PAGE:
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post-concussion syndrome

Aerobic Exercise May Help Lessen Symptoms In Children and Teens With Post-Concussion Syndrome

Aerobic therapy (AT) may lessen the symptoms experienced by children and adolescents suffering from post-concussion syndrome and allow them to return to baseline, report researchers in a paper presented at the American Academy of Pediatrics National Conference and Exhibition in October 2015 in Washington, D.C.

Post-Concussion Syndrome: New Therapies Offer Hope, Says Mother Of Hockey Star, Caitlin Cahow

In her long road to recovery from post-concussion syndrome, two-time Olympic hockey star Caitlin Cahow had the best help a daughter could ask for, a mom who was there for her, no questions asked.  Caitlin's mom, a physician herself, shares with MomsTEAM's Brooke de Lench her perspective on new treatment therapies.

Study First To Prove Benefit Of Cognitive and Physical Rest In Concussion Recovery

A week of strict cognitive and physical rest significantly improves performance of concussed athletes on neurocognitive tests and decreases severity of post-concussion symptoms, a first-of-its-kind study finds. The beneficial effects of the week of rest were seen whether the rest came soon after a concussion or even weeks to months later.

Chiropractic Neurology: A Possible Therapy for Post-Concussion Syndrome

One possible therapy for athletes with post-concussion syndrome is treatment by a chiropractic neurologist, who uses a deep toolbox of non-invasive sensory experiences to gently stimulate (or calm) targeted areas of the brain or nervous systems in order to reduce neurologic imbalance and improve function and productivity.

Post-Concussion Syndrome: Possible Therapies

While no medicine has been shown to effectively speed the recovery from concussive brain injury, some new and non-traditional therapies have been shown to help relieve the symptoms of post-concussion syndrome, as well as the value of strict cognitive and physical rest.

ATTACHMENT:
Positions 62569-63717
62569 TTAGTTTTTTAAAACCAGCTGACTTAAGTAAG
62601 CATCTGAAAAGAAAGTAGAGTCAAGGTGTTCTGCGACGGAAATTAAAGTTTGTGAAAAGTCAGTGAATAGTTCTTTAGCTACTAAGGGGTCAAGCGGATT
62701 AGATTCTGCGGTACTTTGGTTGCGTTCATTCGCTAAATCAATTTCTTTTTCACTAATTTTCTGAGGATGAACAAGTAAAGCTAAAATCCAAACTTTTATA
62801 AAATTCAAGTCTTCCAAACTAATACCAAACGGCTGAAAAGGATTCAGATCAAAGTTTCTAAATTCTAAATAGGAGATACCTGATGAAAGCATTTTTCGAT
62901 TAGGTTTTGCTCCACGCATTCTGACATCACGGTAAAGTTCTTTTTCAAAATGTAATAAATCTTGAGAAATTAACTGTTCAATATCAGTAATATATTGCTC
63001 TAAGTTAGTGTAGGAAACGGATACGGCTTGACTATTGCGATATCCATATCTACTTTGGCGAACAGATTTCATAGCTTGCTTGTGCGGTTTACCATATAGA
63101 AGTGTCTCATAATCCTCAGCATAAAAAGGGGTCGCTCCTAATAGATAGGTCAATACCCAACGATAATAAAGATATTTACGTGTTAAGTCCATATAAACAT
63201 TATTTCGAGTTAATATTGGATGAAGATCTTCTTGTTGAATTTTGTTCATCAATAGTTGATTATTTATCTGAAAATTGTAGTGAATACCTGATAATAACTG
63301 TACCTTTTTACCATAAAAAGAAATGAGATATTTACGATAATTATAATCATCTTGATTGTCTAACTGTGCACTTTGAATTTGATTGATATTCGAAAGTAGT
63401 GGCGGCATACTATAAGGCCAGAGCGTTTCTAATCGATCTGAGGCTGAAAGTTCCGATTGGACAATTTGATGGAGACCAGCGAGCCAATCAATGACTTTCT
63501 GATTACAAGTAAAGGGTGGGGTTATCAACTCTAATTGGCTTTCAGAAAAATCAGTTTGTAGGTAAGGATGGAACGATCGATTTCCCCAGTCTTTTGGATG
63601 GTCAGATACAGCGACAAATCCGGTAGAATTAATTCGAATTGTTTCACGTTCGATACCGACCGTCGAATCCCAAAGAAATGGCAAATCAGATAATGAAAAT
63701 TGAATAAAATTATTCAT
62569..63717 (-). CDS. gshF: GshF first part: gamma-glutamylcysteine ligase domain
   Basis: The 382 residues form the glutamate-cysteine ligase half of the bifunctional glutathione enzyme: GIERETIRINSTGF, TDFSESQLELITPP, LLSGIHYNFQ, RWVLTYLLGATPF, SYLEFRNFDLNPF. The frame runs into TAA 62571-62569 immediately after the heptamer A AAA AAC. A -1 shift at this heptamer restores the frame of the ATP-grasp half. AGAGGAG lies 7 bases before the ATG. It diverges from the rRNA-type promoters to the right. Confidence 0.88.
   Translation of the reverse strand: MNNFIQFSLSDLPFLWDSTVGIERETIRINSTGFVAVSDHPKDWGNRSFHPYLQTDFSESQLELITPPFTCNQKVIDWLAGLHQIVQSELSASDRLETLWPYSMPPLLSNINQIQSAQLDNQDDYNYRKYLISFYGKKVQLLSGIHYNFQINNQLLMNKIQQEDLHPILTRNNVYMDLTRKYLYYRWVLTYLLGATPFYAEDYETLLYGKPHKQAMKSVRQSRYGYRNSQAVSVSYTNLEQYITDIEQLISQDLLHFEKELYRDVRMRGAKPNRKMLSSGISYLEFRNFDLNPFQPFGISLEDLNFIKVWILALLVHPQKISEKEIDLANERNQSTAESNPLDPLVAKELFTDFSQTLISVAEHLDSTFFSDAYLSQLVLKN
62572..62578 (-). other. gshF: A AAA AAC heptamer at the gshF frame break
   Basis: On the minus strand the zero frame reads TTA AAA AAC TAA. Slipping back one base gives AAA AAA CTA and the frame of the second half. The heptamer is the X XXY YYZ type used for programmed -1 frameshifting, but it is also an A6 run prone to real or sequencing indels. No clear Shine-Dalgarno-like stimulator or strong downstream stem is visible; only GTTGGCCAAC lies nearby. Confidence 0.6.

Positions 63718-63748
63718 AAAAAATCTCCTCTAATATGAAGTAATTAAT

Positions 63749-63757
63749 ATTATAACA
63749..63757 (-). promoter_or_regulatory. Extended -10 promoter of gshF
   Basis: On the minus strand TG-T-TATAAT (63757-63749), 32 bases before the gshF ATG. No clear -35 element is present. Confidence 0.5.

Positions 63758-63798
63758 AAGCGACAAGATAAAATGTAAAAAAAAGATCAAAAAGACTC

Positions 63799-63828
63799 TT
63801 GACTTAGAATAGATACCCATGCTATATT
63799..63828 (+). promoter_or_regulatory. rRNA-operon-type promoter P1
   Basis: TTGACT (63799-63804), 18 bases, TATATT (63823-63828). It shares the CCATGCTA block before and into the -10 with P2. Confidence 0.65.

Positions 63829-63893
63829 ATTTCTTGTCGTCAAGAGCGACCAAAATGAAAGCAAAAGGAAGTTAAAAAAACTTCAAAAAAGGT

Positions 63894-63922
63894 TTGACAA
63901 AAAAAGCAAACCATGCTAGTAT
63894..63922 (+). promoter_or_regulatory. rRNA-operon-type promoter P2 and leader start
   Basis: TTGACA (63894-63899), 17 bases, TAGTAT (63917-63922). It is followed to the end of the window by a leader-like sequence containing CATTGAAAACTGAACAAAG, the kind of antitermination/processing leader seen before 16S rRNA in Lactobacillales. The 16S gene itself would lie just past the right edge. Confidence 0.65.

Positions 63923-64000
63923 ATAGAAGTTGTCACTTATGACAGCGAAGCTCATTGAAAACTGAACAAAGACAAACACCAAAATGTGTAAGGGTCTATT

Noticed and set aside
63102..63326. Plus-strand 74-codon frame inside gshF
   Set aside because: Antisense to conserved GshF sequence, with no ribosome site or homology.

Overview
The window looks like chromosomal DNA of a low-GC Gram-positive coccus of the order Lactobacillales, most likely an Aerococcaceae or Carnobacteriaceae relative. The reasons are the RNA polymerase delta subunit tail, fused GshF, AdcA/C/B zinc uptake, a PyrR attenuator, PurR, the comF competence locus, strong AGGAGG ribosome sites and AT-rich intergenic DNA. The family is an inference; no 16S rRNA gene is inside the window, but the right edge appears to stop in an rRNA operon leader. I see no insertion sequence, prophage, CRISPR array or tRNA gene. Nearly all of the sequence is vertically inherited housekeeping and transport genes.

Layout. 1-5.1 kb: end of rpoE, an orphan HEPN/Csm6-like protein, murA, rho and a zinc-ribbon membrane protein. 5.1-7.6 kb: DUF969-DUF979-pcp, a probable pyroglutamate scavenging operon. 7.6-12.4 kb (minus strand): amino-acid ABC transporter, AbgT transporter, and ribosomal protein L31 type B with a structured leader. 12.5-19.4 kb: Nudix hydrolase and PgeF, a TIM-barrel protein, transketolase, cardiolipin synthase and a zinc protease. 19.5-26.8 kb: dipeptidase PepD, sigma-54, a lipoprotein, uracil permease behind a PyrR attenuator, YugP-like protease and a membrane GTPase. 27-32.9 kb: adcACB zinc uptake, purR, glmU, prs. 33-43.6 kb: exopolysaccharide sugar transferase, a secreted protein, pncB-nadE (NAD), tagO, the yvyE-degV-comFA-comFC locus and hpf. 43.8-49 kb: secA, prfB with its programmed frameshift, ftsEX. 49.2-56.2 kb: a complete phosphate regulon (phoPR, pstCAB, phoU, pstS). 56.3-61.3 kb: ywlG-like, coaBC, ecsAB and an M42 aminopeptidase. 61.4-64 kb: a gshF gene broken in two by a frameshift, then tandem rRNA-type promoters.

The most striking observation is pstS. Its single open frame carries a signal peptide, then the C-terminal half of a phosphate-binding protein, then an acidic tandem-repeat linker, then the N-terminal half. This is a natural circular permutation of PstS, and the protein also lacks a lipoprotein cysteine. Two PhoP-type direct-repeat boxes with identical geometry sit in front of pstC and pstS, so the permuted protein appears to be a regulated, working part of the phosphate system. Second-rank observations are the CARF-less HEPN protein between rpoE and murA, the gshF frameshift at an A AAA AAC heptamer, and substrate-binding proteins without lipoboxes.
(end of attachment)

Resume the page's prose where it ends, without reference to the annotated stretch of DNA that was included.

Treating Post-Concussion Syndrome: No Cookie Cutter Answers

In the small percentage of cases where a student-athlete's concussion symptoms, such as headache, do not resolve quickly (a condition called post-concussion syndrome), treatment by a team of specialists is recommended, as there are no cookie-cutter answers, says sports concussion neuropsychologist, Rosemarie Scolaro Moser, Ph. D.

No Video Games After Concussion: A Defense

The other day I received an email from a neuropsychologist at a well-known New England medical center (I'll call him "Dr. A" for short) wondering whether there was any evidence to support the recommendation made in a number of articles in our concussion center, as well as videos, that, as part of the cognitive rest a concussed student-athlete needs during concussion recovery, he or she should not play video games:

When a neuropsychologist at a leading New England medical center is skeptical about the basis for MomsTeam's recommendation against a concussed student-athlete playing video games while symptomatic after concussion, Brooke de Lench provides the backup and ends up winning praise for the site's concussion center.

Concussion Therapies: Amantadine Shows Potential in Treating Post-Concussion Syndrome

A first-of-its-kind study reports that the drug Amantadine shows promise in treating adolescents who have not spontaneously recovered from concussion following a 3 to 4 weeks of cognitive and physical rest.

Multiple Concussion History Linked to Continuing Symptoms

Student athletes with a multiple concussion history are significantly more likely to experience continuing concussion-related symptoms such as headache, balance problems, dizziness than their peers with a history of one or no concussions, finds a new study to be published in the journal Neurosurgery.

Post-Concussion Syndrome: When Symptoms Persist

While concussion symptoms usually clear within a week to ten days, in some cases, an athlete's physical, cognitive, emotional, and/or behavioral symptoms persist, a condition known as post-concussion syndrome (PCS). 
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